Senior Republicans have embraced the now-discredited insurance industry funded study on premium increases in the Senate Finance Committee’s health bill. While careful to not directly connect the study to the insurance industry, Republicans cite the study’s claim that premiums will increase by $4,000 and disingenuously argue that the Congressional Budget Office agrees with the insurance industry’s conclusions:
- Sen. Jon Kyl (R-AZ): CBO, and Milliman and PriceWaterhouse all agree that insurance premiums for families in America will go up.
- Sen. John Cornyn (R-TX): I would like to go back to some of the discussion of the PriceWaterhouse Coopers study that was released and which has been criticized because it was paid for by the insurance industry…it would be a cruel outcome indeed if in fact, unintentionaly we actually increased their health insurance costs.
- Sen. Jim Bunning (R-KY): And a recent study suggests that American families will pay more than $4,000 in 2019 because of this bill.
As Congressional Budget Office director Douglas Elmendorf pointed out, the budget office did not conclude that premiums would increase under reform. “There are a variety of forces working on affecting private insurance premiums and the amounts that people would pay for health insurance and some of the changes in the proposal would tend to push down those premiums and some would tend to push up those premiums. And because there are so many conflicting forces, we have not been able to assess the impact on premiums,” Elmendorf said.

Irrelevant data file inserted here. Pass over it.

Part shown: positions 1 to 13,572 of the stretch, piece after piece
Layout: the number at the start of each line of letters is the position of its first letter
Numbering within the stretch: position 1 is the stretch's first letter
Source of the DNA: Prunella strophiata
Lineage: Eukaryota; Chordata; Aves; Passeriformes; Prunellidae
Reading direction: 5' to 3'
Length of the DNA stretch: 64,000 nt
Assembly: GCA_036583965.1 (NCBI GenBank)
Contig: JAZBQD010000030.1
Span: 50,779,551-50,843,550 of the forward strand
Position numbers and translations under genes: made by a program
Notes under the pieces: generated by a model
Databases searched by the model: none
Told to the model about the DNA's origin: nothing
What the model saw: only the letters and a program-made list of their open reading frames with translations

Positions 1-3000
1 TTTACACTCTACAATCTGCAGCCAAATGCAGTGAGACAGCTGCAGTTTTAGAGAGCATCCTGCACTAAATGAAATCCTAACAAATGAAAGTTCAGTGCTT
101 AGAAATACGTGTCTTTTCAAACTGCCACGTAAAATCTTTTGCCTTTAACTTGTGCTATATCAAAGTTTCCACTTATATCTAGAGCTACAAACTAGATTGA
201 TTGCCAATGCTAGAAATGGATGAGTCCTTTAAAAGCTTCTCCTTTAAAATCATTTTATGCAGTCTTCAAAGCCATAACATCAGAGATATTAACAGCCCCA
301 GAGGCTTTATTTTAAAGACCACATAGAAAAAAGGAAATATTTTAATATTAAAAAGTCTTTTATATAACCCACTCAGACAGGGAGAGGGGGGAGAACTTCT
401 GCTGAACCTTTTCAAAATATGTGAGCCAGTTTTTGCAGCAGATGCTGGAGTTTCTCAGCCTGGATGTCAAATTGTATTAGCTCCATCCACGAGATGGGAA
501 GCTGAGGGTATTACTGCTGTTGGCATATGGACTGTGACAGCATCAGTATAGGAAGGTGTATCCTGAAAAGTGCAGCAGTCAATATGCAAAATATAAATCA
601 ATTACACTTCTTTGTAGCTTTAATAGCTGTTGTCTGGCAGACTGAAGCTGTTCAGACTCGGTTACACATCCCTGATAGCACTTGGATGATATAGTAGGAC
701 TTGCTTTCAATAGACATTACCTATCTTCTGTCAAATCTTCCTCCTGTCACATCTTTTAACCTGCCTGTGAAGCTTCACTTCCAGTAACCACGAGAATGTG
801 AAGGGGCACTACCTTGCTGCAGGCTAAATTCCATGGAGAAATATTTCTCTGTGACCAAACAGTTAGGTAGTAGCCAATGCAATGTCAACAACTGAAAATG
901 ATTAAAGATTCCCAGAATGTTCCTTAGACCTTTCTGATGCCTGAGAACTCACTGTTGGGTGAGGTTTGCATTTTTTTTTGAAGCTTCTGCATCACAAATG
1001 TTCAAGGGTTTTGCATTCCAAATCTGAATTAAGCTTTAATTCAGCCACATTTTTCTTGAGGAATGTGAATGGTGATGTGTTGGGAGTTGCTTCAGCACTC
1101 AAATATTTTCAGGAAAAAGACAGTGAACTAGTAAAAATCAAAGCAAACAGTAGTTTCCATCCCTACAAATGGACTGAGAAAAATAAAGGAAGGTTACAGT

The insurance industry was correct to argue that a weak individual mandate would increase premiums — the final Senate bill needs to improve on the Finance bill’s affordability measures. But the industry’s very selective analysis undermines its conclusions and exposes the study as an industry attempt to protect the bottom line. An actual analysis of Congressional Budget Office data has concluded that premiums in the exchange would be lower than they are in the none group market today.